35. Nasuto SJ, Bishop JM, Lauria S. Time complexity of stochastic diffusion search. In: Neural computation (NC98); 1998.

  36. O’Sullivan S. et al. Art encounters Deleuze and Guattari: thought beyond representation. Basingstoke: Palgrave Macmillan; 2006.

    Google Scholar 

  37. Restany P. Hundertwasser: the painter-king with the five skins: the power of art. Los Angeles, CA: Taschen America Llc; 2001.

    Google Scholar 

  38. Reynolds CW. Flocks, herds, and schools: a distributed behavioral model. Comput Graph. 1987; 21(4):25–34.

    Article  Google Scholar 

  39. Richards ME, Caines S. Unconventional encounters. Perform Res J. 2012 (submitted).

  40. Rothenberg A, Hausman C. The creativity question. Durham, NC: Duke University Press Books; 1976.

    Google Scholar 

  41. Saxe JG, Lathen D, Chief B. The blind man and the elephant. The Poems of John Godfrey Saxe; 1882.

  42. Schermerhorn P, Scheutz M. The impact of communication and memory in hive-based foraging agents. In: IEEE symposium on artificial life, 2009 (ALife’09). 2009. p. 29–36.

  43. Shi Y, Eberhart RC. Parameter selection in particle swarm optimization. In: Lecture notes in computer science. p. 591–600.

  44. Sims K. Artificial evolution for computer graphics. Comput Graph. 1991; 25(4):319–28.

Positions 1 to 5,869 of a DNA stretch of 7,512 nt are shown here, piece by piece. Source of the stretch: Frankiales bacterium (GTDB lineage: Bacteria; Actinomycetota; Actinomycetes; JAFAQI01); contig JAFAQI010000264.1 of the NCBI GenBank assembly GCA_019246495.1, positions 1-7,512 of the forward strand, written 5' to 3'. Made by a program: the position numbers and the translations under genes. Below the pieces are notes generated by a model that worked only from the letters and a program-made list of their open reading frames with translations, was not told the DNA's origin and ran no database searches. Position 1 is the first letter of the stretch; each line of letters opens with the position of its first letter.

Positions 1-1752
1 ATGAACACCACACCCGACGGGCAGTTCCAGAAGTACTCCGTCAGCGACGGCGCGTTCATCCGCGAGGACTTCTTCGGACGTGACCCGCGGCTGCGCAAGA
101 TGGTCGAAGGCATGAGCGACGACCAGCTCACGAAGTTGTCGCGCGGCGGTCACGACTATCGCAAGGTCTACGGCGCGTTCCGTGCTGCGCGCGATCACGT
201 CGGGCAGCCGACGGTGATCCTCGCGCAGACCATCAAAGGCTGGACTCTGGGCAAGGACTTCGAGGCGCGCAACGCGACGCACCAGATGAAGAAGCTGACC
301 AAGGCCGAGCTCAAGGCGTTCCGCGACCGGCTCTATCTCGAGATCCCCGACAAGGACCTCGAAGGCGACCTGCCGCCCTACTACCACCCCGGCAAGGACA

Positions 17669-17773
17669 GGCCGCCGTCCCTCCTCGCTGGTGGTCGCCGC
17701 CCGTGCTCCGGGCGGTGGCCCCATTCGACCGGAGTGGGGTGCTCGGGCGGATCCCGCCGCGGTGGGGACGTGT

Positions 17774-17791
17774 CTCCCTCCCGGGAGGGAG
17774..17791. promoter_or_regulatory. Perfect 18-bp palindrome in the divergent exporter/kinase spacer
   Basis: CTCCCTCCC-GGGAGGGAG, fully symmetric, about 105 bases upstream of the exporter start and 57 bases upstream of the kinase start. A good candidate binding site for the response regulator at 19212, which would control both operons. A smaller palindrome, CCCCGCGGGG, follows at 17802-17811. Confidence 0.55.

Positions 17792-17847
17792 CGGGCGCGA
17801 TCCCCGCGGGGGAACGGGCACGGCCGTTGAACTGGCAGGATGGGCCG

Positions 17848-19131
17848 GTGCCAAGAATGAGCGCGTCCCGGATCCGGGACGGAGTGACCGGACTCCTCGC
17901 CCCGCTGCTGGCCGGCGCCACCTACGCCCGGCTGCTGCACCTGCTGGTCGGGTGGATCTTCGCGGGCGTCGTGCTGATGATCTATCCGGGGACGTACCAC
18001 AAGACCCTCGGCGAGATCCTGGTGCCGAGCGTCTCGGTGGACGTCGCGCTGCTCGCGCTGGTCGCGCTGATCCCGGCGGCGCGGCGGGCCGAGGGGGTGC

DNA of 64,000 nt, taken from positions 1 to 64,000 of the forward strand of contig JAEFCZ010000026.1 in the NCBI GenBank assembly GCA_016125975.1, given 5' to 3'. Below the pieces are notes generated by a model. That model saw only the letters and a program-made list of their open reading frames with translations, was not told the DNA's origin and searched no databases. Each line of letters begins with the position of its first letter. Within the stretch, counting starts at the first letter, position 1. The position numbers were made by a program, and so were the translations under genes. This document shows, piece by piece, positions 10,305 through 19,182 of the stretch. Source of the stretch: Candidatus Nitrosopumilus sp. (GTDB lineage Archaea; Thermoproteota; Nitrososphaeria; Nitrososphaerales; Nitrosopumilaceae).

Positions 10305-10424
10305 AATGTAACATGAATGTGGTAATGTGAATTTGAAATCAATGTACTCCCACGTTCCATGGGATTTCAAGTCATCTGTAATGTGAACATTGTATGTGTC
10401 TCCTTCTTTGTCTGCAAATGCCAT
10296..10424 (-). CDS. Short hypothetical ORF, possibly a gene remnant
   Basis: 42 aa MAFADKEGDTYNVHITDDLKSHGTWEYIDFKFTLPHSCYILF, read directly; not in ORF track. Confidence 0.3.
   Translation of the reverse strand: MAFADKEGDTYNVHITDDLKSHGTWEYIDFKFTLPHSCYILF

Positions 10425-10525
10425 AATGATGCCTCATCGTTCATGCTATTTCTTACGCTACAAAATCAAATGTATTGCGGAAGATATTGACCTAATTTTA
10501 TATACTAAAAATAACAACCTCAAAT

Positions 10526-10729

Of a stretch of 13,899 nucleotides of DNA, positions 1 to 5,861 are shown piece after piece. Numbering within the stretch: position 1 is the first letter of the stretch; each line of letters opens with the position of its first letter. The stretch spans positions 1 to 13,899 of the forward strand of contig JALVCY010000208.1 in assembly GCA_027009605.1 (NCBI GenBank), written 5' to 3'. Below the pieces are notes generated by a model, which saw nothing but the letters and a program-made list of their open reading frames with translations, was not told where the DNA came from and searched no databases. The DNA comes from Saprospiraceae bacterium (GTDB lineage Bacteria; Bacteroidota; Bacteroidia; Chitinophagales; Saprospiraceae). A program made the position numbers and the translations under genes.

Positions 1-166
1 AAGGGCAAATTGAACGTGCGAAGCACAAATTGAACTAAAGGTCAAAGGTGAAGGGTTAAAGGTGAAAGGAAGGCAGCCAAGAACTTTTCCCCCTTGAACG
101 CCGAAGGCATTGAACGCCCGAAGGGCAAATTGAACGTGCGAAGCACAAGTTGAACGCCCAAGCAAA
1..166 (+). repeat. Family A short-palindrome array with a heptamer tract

Article  Google Scholar 

  45. Sims K. Evolving 3d morphology and behavior by competition. Artif Life. 1994; 1(4):353–72.

    Article  Google Scholar 

  46. Sternberg R. The nature of creativity: contemporary psychological perspectives. New York: Cambridge University Press; 1988.

    Google Scholar 

  47. Taylor C. 4 Various approaches to and definitions of creativity. The nature of creativity: Contemporary psychological perspectives. 1988. p. 99.

  48. Urbano P. Playing in the pheromone playground: experiences in swarm painting. Appl Evol Comput. 2005; 3449:527–32.

    Google Scholar 

  49. Urbano P. Consensual paintings. Appl Evol Comput. 2006; 3907:622–32.

  50. Watanabe S. Pigeons can discriminate “good” and “bad” paintings by children. Anim Cogn. 2009; 13(1):75–85.

    Google Scholar 

  51. Weesatchanam AM. Are paintings by elephants really art? The Elephant Art Gallery. 2006.

Download references

Author information

Authors and Affiliations


Corresponding author

Correspondence to Mohammad Majid al-Rifaie.

Rights and permissions

Reprints and Permissions

About this article

Cite this article

al-Rifaie, M.M., Bishop, J.M. & Caines, S. Creativity and Autonomy in Swarm Intelligence Systems. Cogn Comput 4, 320–331 (2012).

Download citation

  • Received:

  • Accepted:

  • Published:

  • Issue Date:

  • DOI:


  • PSO
  • SDS
  • Autonomy
  • Swarm intelligence
  • Computational creativity